In the News...
ICF Builder Magazine's current issue is chock-full of Quad-Lock
Easy ICFs is synonymous with Quad-Lock!
See the online version.
System Update Moisture Control
is one of the most important issues in building design. Moisture
stored within a building envelope can promote undesirable
effects like mold and decay, if there is sufficient moisture
present and the building components are susceptible to water
The R-ETRO System can be
a key component in the strategy to control moisture in an
Read the full article.
One of our Dealers located in the
Caribbean is looking for an experienced Site Supervisor as well
as Electricians and Coatings Applicators to work on a project
for two to six months.
If you're interested, please
2009 ICFA Annual Conference & EXPO Forming
Portland Oregon will host this year's ICFA
Conference. This 3-day event has premiere speakers and
educational content. To register or find more information,
to the ICFA Website.
More Weather-Related Disasters?
When most of us think about the weather, we often think about
sun-filled days, breezy afternoons, or changing seasons. Frequently, we
use the weather as an excuse for small talk with people we have just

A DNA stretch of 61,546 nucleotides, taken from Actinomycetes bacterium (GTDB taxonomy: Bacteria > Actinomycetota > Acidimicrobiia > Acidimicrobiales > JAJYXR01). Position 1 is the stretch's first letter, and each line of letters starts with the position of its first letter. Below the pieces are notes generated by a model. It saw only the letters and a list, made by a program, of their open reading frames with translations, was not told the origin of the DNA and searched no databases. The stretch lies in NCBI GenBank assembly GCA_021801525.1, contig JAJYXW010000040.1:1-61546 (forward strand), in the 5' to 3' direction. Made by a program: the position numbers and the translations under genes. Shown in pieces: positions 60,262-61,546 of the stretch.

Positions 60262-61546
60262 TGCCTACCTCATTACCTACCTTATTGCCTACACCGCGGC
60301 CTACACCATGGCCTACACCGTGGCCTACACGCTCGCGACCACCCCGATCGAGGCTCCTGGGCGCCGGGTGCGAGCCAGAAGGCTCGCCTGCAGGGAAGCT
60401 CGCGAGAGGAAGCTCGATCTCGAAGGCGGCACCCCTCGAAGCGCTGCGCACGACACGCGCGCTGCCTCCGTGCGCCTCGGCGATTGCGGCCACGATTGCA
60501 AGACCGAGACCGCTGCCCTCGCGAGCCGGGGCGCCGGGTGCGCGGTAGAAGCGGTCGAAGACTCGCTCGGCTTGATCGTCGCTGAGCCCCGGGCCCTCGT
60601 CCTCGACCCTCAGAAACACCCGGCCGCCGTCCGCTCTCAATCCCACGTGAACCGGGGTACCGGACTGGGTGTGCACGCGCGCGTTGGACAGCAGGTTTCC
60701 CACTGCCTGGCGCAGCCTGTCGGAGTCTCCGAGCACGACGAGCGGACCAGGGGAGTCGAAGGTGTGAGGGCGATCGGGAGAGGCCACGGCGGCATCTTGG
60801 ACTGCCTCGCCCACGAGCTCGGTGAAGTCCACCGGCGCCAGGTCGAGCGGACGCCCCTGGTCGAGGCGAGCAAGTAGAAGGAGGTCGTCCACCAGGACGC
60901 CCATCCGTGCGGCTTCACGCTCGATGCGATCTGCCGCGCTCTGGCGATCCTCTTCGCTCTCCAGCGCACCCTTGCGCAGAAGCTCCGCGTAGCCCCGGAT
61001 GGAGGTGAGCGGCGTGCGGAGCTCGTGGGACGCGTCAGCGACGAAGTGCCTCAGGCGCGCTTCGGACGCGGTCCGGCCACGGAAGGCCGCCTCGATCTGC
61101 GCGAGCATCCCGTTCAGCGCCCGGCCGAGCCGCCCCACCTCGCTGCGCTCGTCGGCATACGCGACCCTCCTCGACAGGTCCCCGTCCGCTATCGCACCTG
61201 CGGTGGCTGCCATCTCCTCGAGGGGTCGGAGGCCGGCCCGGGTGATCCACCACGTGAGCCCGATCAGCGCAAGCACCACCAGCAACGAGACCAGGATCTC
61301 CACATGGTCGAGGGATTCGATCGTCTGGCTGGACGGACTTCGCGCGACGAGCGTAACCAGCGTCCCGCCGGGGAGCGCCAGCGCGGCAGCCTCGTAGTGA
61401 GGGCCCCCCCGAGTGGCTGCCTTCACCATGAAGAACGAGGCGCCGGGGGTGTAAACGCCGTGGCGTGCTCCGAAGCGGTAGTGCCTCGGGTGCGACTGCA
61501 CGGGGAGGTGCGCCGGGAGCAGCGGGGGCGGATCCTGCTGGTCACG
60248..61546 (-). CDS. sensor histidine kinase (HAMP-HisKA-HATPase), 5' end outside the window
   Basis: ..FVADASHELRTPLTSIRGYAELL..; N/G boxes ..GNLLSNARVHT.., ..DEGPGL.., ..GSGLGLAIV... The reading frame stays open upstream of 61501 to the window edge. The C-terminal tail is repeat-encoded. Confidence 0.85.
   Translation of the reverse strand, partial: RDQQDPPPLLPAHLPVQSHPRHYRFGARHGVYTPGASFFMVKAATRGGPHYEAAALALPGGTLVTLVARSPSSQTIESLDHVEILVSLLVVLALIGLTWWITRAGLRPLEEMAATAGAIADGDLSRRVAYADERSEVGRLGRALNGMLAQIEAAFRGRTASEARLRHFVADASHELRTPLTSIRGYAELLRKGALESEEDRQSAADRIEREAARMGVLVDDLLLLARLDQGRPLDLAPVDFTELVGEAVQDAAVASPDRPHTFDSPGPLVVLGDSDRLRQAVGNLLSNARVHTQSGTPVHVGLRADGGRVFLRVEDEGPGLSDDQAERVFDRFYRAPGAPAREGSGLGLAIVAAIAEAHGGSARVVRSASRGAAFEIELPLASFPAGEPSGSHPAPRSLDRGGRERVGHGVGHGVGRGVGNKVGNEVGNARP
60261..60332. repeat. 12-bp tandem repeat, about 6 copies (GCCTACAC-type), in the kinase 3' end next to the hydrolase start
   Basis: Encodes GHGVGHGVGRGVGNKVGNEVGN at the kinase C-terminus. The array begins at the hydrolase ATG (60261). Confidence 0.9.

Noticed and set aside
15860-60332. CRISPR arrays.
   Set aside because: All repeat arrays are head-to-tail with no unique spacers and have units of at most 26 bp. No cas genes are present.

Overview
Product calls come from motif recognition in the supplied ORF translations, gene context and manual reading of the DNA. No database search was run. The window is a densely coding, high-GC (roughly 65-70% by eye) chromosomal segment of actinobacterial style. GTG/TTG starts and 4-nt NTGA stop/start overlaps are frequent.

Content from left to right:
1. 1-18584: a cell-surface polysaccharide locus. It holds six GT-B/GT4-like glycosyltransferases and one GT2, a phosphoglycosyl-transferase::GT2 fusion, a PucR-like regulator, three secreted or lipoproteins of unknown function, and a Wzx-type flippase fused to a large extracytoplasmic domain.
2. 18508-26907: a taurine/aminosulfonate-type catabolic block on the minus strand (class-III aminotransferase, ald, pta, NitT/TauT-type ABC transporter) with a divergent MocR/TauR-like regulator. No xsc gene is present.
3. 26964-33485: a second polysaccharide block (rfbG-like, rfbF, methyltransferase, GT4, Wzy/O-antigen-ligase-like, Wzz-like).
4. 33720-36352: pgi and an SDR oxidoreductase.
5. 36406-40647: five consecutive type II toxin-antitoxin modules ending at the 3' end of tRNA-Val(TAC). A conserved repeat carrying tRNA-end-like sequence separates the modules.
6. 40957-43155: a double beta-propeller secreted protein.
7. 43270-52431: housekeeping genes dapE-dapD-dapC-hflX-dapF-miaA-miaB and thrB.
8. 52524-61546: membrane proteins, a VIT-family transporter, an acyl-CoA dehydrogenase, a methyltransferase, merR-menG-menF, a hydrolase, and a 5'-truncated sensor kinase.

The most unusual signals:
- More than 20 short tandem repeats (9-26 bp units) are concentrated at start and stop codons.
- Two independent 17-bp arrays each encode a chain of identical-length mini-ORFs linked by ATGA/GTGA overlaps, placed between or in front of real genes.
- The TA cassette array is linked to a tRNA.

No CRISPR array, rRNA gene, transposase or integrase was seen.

met. Lately, I can not help but recall recent headlines and newscasts
from across the world regarding extreme weather. Recently the earthquake
in China and just today, I read about a waterspout and tornadoes in the
United States. Other media have shared stories of the devastation caused
by hurricanes, tsunamis, forest fires and other acts of Mother Nature.
After these events have come and gone, we are left with staggering
numbers of people and dollars lost due to property damage and crumpled
I have found statistics from several sources that indicate both the
frequency and the severity of weather are increasing worldwide. While
discussion to the causes of this phenomenon would be intriguing, it is
secondary to the purpose of this article.
What I find astonishing is the rebuilding of these areas affected by
storms. I have seen firsthand, wooden structures completely ripped apart
by a hurricane only to be reconstructed using the same material.
Recently, a national cable television show in the United States had
footage of an entire town that was decimated by an F5 tornado. Not one
structure was left standing. The premise of the show was the rebuilding
of this town with green and sustainable structures. So far, I have
primarily seen wood structures being built. Am I missing something here?
is a better way to build that is safe, green and sustainable ICF
construction is building with reinforced concrete. From a severe weather
perspective, not only are you building an inherently safer structure,
you get the added benefits of energy savings, comfort, and durability.
So, in addition to sharing information about ICF construction with
people building new structures, we all need to do a better job of
sharing ICF knowledge with communities devastated by acts of Mother
Nature. Be prepared with statistical data or information regarding
weather-related losses in your regions. Some potential clients may find